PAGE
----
Today’s Americans have more in common with their ancestors from nearly 80 years ago than they might realize. The instinct to hoard, and feelings of fear and isolation, were just as common at the start of World War II as they are in the face of a global pandemic that is disrupting virtually every aspect of life today.
But the ultimate lesson from those long ago days is pertinent today, as well. Americans eventually banded together and learned to help each other.
In a book that lays to rest many of the myths about Americans rallying in lockstep after the attack on Pearl Harbor, author William K. Klingaman points to hoarding as one of the biggest problems of the day. “The Darkest Year” recounts how a dozen major retailers banded together in February of 1942 to buy an ad in newspapers that sarcastically featured Adolph Hitler presenting an iron cross to an American couple.
The inscription read, “For distinguished Service to the Axis — for Hoarding.”
It didn’t specifically mention toilet paper, but people at the time were grabbing much of whatever they could from store shelves, just as some are today.
Klingaman goes on to describe how Americans tried to cheat with gas ration cards and in other ways. He quotes Hanson Baldwin, a military analyst of the day, who said, “The people’s emotions are not yet fully enlisted in this fight.”
It’s safe to say emotions today are fully enlisted, only because the enemy, COVID-19, already is ashore and disrupting life. After spending a weekend without congregating at church services and without some of the nation’s most cherished sporting traditions (March Madness was to announce its seedings on Sunday), Americans on Monday learned that a growing number of local governments, including Salt Lake County, were ordering all dine-in restaurants and entertainment venues to close their doors. Schools either were closed or offering online courses. Many Americans were asked to stay home and telecommute, airlines were cutting back flights and tourist-centered vacation destinations were empty.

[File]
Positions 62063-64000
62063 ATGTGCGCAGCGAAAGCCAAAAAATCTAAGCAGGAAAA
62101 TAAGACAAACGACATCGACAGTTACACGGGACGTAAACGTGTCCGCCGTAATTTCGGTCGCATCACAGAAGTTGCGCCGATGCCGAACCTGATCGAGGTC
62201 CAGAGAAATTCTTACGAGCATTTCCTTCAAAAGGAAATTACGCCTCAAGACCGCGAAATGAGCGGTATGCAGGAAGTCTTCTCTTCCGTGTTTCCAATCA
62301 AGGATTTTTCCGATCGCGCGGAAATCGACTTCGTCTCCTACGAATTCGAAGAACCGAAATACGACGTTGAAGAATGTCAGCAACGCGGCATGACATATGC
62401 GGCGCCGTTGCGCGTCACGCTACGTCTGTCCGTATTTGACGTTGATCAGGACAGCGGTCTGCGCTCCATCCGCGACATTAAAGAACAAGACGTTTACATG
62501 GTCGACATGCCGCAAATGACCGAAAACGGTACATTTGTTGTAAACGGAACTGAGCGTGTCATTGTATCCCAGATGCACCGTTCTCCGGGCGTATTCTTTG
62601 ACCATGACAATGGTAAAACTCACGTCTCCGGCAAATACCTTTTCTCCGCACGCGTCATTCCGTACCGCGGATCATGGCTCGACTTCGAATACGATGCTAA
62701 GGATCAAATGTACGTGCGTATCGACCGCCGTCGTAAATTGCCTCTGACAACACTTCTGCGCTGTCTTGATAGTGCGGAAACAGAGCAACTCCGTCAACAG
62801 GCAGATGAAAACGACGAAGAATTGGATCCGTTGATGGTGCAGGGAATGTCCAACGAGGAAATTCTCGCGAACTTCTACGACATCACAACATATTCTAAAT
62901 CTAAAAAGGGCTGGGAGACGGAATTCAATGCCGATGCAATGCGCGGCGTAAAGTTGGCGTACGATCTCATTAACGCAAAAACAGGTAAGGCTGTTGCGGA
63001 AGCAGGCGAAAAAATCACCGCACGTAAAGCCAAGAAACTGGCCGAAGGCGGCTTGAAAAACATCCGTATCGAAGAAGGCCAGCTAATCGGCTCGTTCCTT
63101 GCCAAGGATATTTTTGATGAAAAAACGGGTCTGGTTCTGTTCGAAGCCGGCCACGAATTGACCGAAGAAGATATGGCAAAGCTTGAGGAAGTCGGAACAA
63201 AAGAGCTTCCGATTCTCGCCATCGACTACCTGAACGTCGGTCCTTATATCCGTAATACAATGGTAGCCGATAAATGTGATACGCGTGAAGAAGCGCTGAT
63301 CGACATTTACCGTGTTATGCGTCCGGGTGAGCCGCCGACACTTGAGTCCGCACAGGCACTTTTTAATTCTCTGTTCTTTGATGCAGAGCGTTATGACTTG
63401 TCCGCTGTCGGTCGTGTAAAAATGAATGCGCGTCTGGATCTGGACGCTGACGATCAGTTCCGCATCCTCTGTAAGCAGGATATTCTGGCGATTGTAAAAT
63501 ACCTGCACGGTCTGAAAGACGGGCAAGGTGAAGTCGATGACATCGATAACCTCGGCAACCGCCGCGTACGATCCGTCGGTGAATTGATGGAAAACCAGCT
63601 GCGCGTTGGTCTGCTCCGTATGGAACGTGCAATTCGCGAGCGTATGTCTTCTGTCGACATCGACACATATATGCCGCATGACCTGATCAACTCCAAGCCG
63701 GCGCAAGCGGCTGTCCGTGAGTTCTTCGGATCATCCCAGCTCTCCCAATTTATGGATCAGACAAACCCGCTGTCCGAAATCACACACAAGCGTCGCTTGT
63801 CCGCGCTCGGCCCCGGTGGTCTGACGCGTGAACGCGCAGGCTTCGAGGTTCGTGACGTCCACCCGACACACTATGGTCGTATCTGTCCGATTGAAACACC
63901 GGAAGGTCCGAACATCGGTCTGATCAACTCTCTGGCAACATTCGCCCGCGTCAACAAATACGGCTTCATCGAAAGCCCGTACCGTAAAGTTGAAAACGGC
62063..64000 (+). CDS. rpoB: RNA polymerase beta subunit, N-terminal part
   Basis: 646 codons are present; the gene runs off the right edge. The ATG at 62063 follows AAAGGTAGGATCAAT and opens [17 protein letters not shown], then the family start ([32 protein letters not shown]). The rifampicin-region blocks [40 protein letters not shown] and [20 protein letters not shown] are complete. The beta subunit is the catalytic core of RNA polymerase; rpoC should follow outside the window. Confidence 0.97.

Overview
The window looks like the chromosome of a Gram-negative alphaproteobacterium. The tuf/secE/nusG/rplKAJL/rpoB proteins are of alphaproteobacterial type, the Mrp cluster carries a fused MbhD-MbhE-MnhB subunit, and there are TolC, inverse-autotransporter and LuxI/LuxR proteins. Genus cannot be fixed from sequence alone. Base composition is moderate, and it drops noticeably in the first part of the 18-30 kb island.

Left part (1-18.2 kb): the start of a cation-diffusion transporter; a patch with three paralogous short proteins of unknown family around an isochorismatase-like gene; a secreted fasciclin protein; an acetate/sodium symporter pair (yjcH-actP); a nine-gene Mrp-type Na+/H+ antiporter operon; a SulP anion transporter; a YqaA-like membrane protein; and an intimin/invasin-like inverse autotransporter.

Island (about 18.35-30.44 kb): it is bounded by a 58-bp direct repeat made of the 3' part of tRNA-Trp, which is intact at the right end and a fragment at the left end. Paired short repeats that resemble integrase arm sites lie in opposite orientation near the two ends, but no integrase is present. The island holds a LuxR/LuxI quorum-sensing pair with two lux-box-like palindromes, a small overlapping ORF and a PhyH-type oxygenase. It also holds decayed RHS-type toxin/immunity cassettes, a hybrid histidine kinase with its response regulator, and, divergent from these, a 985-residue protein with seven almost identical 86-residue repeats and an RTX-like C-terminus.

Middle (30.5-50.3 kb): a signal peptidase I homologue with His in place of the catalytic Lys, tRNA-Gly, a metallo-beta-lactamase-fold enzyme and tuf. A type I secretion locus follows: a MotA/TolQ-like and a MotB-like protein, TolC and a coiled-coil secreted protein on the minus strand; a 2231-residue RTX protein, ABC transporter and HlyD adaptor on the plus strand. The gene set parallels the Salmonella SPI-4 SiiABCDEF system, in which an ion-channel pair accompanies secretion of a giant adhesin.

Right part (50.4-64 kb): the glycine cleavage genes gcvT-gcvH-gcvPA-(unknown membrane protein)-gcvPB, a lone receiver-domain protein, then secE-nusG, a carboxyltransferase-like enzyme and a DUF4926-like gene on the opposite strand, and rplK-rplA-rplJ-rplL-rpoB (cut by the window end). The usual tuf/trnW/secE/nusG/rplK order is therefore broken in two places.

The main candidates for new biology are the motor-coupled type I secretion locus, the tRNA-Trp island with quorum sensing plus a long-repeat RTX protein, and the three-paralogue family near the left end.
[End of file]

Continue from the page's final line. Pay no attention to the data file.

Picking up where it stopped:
As a result, you may be dealing with feelings of isolation and loneliness, or perhaps you are exasperated trying to entertain homebound children while meeting the demands of your employer. And you may be watching your investments lose ground as you wonder about the extent of economic hardships to come.
This is precisely the time when it pays to stay calm, count your blessings and keep a firm perspective on the crisis that engulfs us. Americans have a history of rising to any occasion. This should be no different.
In 1942, people at least had a logical reason to hoard. War was cutting supply chains, and military demands were creating shortages of a host of items, from rubber for tires to gasoline. Rationing was being implemented.
Today, the situation is not so dire. Grocery chains have reiterated that they have plenty of supplies. There is no need to hoard. There is, however, a need to help.
There is no need to hoard. There is, however, a need to help.
The greatest toll today may be on the human psyche, especially for the most vulnerable among us. Everyone should take time to think of someone they know who is elderly or who is living alone. Reach out with a word of encouragement and love. Make a phone call. Offer to make a run to the store for someone for whom age or health issues might create vulnerabilities.
Help a struggling neighbor watch children for an afternoon so they can attend to important duties. Look for other ways to help each other without unduly risking contamination.
Today’s generation may share much with those who faced wars and pandemics in the past, but we are much more blessed thanks to technology, science and instant communications.
This is not a war in the traditional sense, but it may feel like it for a while. The greatest struggle may come after, when the nation tries to restart its economy and resume a semblance of normalcy.
We have no doubt Americans will rise to that challenge, as well, just as they rebounded after defeating enemies of the past.